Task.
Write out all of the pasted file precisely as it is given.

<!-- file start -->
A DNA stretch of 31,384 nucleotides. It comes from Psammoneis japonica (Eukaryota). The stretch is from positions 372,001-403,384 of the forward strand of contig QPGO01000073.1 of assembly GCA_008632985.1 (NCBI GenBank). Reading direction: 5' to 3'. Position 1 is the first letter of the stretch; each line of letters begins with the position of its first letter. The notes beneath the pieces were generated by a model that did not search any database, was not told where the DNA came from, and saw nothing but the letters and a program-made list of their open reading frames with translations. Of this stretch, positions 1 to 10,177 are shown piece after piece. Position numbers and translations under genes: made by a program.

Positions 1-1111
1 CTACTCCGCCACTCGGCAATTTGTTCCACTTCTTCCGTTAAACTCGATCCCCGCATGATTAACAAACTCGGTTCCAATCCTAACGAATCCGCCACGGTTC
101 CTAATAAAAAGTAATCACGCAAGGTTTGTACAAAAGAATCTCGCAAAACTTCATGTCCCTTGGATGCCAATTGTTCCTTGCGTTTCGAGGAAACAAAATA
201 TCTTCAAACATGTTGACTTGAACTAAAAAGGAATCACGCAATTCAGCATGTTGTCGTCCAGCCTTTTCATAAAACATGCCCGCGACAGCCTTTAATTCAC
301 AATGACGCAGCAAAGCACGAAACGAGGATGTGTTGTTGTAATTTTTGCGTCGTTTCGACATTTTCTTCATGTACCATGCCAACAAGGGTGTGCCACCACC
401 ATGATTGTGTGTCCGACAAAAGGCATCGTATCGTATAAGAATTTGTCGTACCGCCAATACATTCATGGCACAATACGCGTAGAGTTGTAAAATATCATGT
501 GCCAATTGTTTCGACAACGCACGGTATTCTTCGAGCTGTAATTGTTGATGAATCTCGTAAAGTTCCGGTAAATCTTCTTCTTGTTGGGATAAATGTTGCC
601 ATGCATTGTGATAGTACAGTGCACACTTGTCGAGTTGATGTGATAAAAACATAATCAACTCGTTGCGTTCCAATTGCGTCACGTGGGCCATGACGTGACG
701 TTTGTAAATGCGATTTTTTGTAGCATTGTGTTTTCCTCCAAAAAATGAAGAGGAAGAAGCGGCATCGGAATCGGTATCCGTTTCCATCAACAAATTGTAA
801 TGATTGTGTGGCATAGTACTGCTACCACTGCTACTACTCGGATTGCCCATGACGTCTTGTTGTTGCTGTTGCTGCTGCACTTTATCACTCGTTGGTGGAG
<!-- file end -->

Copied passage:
A DNA stretch of 31,384 nucleotides. It comes from Psammoneis japonica (Eukaryota). The stretch is from positions 372,001-403,384 of the forward strand of contig QPGO01000073.1 of assembly GCA_008632985.1 (NCBI GenBank). Reading direction: 5' to 3'. Position 1 is the first letter of the stretch; each line of letters begins with the position of its first letter. The notes beneath the pieces were generated by a model that did not search any database, was not told where the DNA came from, and saw nothing but the letters and a program-made list of their open reading frames with translations. Of this stretch, positions 1 to 10,177 are shown piece after piece. Position numbers and translations under genes: made by a program.

Positions 1-1111
1 CTACTCCGCCACTCGGCAATTTGTTCCACTTCTTCCGTTAAACTCGATCCCCGCATGATTAACAAACTCGGTTCCAATCCTAACGAATCCGCCACGGTTC
101 CTAATAAAAAGTAATCACGCAAGGTTTGTACAAAAGAATCTCGCAAAACTTCATGTCCCTTGGATGCCAATTGTTCCTTGCGTTTCGAGGAAACAAAATA
201 TCTTCAAACATGTTGACTTGAACTAAAAAGGAATCACGCAATTCAGCATGTTGTCGTCCAGCCTTTTCATAAAACATGCCCGCGACAGCCTTTAATTCAC
301 AATGACGCAGCAAAGCACGAAACGAGGATGTGTTGTTGTAATTTTTGCGTCGTTTCGACATTTTCTTCATGTACCATGCCAACAAGGGTGTGCCACCACC
401 ATGATTGTGTGTCCGACAAAAGGCATCGTATCGTATAAGAATTTGTCGTACCGCCAATACATTCATGGCACAATACGCGTAGAGTTGTAAAATATCATGT
501 GCCAATTGTTTCGACAACGCACGGTATTCTTCGAGCTGTAATTGTTGATGAATCTCGTAAAGTTCCGGTAAATCTTCTTCTTGTTGGGATAAATGTTGCC
601 ATGCATTGTGATAGTACAGTGCACACTTGTCGAGTTGATGTGATAAAAACATAATCAACTCGTTGCGTTCCAATTGCGTCACGTGGGCCATGACGTGACG
701 TTTGTAAATGCGATTTTTTGTAGCATTGTGTTTTCCTCCAAAAAATGAAGAGGAAGAAGCGGCATCGGAATCGGTATCCGTTTCCATCAACAAATTGTAA
801 TGATTGTGTGGCATAGTACTGCTACCACTGCTACTACTCGGATTGCCCATGACGTCTTGTTGTTGCTGTTGCTGCTGCACTTTATCACTCGTTGGTGGAG